Chitty Chitty Bang Bang

I love the English language. I love its immense vocabulary, largest of them all. I love its rich history of assimilation, which began with multiple invasions of the scepter’d isle itself, continued with the Earth-girdling expansion of the Empire, and which, with English now the international language of science and commerce, still shows no sign of abatement.

It is a tricky, idiosyncratic tongue, full of broken rules and irregular spellings, in which a single string of letters can take a bewildering variety of pronunciations (consider cough, though, through, plough, and rough). But from the pen or tongue of a master – one such as Shakespeare, Churchill, Joyce, Nabokov, Perelman, Tennyson, Austen, Twain, Wodehouse, Dickens, Pope, Swift, Shelley – the English language can lilt, command, evoke, arouse, describe, amuse, exalt, gladden, inform, seduce, provoke, abash, and delight with incomparable beauty, power and nuance.

But the icing on the cake is Cockney rhyming slang.

You might not know what I’m talking about. Rhyming slang has its roots in the East End of London, where legend has it that it arose as a sort of codetalk for the criminal classes. Whatever its original purpose, its effect is to obscure the meaning of a sentence. This is achieved by replacing a word by the first word of some common phrase that rhymes with the word to be replaced. For example, the perfectly ordinary word “stairs” might become “apples”, which is short for the phrase “apples and pears” (which rhymes, of course, with “stairs”). Got it?

There are a couple of examples that have found their way into American usage. We all know what it means to “razz” someone – it refers to the common practice of making a flatulent sound with the tongue and lips in order to add pungency to our jeering. Fewer know, however, that the word “razz” is short for “raspberry”, which is in turn an abbreviation of the phrase “raspberry tart”, which of course rhymes with “fart”, a distinguished word of ancient pedigree (O.E. feortan).

Another example found here in the States is “dukes” for fists. The usage comes from “Duke of Yorks”, which rhymes with “forks”, which was slang for one’s hands.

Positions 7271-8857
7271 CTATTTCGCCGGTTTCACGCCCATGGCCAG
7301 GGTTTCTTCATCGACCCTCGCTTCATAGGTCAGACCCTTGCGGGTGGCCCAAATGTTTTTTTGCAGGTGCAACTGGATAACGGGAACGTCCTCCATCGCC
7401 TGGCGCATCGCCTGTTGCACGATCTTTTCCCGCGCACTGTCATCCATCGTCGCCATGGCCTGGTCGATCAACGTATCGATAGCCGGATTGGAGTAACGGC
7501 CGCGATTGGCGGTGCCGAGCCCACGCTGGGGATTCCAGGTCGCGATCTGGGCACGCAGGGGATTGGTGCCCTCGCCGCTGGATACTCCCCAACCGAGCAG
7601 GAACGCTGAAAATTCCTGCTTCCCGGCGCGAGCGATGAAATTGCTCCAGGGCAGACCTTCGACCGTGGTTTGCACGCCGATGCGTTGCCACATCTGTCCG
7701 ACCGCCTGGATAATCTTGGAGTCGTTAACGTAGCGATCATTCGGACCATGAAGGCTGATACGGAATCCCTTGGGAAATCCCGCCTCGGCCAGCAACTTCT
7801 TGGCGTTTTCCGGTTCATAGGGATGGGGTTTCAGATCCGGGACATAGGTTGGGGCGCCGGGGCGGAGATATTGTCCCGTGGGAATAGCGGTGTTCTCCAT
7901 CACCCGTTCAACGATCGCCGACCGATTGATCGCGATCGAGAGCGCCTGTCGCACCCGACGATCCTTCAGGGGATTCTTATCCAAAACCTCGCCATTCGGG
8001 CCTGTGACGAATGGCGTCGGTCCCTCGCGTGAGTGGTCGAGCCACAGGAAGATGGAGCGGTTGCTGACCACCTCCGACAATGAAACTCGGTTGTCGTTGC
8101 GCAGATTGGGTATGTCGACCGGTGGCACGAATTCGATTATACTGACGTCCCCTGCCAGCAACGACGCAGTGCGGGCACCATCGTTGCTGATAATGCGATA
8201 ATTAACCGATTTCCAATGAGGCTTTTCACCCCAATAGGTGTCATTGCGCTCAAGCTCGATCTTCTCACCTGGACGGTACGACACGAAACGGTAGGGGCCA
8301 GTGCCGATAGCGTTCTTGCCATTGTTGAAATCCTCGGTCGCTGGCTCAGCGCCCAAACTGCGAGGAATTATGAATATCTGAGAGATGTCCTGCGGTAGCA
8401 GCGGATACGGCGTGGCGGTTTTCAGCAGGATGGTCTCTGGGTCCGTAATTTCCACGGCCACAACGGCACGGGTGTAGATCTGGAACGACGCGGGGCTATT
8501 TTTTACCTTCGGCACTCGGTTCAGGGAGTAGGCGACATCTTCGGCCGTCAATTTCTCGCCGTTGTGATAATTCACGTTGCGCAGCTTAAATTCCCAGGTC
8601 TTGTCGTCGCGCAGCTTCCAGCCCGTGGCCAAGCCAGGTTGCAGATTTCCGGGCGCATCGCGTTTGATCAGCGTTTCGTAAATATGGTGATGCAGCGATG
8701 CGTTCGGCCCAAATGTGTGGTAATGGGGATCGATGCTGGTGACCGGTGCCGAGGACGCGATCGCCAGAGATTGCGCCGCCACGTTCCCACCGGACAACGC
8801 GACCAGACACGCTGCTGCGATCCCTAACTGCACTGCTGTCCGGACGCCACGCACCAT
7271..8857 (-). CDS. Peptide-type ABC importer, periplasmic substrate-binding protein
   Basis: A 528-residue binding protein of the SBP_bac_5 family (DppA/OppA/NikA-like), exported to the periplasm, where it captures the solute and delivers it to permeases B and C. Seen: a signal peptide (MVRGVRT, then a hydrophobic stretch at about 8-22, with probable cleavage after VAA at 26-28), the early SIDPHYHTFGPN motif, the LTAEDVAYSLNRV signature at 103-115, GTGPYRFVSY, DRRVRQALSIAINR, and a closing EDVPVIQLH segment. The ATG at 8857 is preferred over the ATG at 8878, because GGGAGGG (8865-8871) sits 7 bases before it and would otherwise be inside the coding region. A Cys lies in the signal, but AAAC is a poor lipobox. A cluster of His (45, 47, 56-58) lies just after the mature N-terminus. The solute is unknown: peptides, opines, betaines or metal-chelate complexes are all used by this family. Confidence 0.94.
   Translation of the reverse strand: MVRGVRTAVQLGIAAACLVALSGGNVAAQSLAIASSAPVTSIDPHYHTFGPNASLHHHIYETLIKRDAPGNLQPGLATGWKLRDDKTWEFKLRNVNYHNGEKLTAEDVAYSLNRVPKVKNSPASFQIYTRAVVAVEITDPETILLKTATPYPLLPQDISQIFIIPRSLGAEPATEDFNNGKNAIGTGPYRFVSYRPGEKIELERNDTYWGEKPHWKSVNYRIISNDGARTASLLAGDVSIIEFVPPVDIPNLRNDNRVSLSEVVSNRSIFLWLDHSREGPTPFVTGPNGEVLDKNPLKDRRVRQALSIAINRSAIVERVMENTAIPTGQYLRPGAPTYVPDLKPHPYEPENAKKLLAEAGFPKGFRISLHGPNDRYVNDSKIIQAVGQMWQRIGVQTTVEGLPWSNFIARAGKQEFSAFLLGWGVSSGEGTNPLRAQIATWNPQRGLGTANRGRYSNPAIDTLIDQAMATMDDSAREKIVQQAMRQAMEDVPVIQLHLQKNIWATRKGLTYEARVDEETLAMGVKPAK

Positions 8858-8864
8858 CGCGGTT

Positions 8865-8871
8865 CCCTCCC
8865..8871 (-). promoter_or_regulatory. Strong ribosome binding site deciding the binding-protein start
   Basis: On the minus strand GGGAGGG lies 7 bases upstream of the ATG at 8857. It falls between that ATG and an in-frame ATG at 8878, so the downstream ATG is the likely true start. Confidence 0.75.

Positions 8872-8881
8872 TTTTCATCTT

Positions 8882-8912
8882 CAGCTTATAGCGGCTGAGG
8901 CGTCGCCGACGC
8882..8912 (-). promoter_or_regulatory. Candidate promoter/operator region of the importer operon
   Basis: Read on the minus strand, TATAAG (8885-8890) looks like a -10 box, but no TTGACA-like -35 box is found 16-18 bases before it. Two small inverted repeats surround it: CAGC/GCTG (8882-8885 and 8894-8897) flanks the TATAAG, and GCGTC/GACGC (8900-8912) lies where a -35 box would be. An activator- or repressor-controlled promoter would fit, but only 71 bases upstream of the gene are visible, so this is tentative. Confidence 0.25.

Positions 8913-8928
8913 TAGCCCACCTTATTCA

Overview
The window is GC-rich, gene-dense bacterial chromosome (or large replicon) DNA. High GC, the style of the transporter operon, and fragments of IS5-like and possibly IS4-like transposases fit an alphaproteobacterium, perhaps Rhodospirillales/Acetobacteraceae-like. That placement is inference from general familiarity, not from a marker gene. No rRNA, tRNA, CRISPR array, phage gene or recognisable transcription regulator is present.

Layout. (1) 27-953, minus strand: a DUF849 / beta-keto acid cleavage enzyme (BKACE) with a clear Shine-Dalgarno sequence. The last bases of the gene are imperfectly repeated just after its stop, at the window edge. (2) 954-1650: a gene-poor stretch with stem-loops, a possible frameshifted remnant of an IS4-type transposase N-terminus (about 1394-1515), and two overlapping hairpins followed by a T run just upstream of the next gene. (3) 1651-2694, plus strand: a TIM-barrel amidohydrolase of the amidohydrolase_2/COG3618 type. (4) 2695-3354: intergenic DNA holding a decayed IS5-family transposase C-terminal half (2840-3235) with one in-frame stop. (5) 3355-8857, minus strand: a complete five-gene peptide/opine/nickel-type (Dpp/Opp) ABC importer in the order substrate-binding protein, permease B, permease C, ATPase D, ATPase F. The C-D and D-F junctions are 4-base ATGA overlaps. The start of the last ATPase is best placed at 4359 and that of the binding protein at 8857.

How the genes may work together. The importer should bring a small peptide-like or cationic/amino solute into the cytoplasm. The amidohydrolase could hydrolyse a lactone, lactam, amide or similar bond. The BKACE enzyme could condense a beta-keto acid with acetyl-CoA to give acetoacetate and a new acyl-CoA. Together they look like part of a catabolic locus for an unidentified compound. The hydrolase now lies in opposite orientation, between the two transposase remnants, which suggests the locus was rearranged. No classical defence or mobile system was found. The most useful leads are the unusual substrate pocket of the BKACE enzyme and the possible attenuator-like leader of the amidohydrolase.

Sometimes the redirection can go several layers deep. For example, our East Ender referring to a third party he considers to be a nuisance might say something like:

“Cor, ‘e’s a righ’ pain in the plaster, innee?”

The item of interest here is the word “plaster”. It unpacks as follows:

“Plaster” is short for “plaster of Paris”, which rhymes with “Aris”. “Aris”, in turn, is a truncation of “Aristotle”, which rhymes, in turn, with “bottle”. We are approaching the goal. “Bottle” is a foreshortening of the phrase “bottle and glass”, which is a rhyme for the artfully concealed referent: the familiar word “ass”. Simple, right?

Back in 1988 I recorded and mixed an eponymous album for the “alternative” band Grace Pool (if you can find it, buy it). The producer was a remarkable Englishman by the name of Steve Nye, a gifted musician, producer and engineer, who had cut his teeth at Abbey Road under the great Geoff Emerick (you’ll have to find your own links for all of this). We got along well, and when I let slip that I found rhyming slang interesting, he offered me a guided tour by speaking hardly a single plaintext sentence for the rest of the project. A typical exchange:

“Hey Steve! Where’s Bob?”
” ‘E’s on the dog to the trouble.”

Translation: “He’s on the phone [‘dog and bone’] to the wife [‘trouble and strife’].

You can learn a lot more about rhyming slang here. Go and ‘ave a butcher’s.

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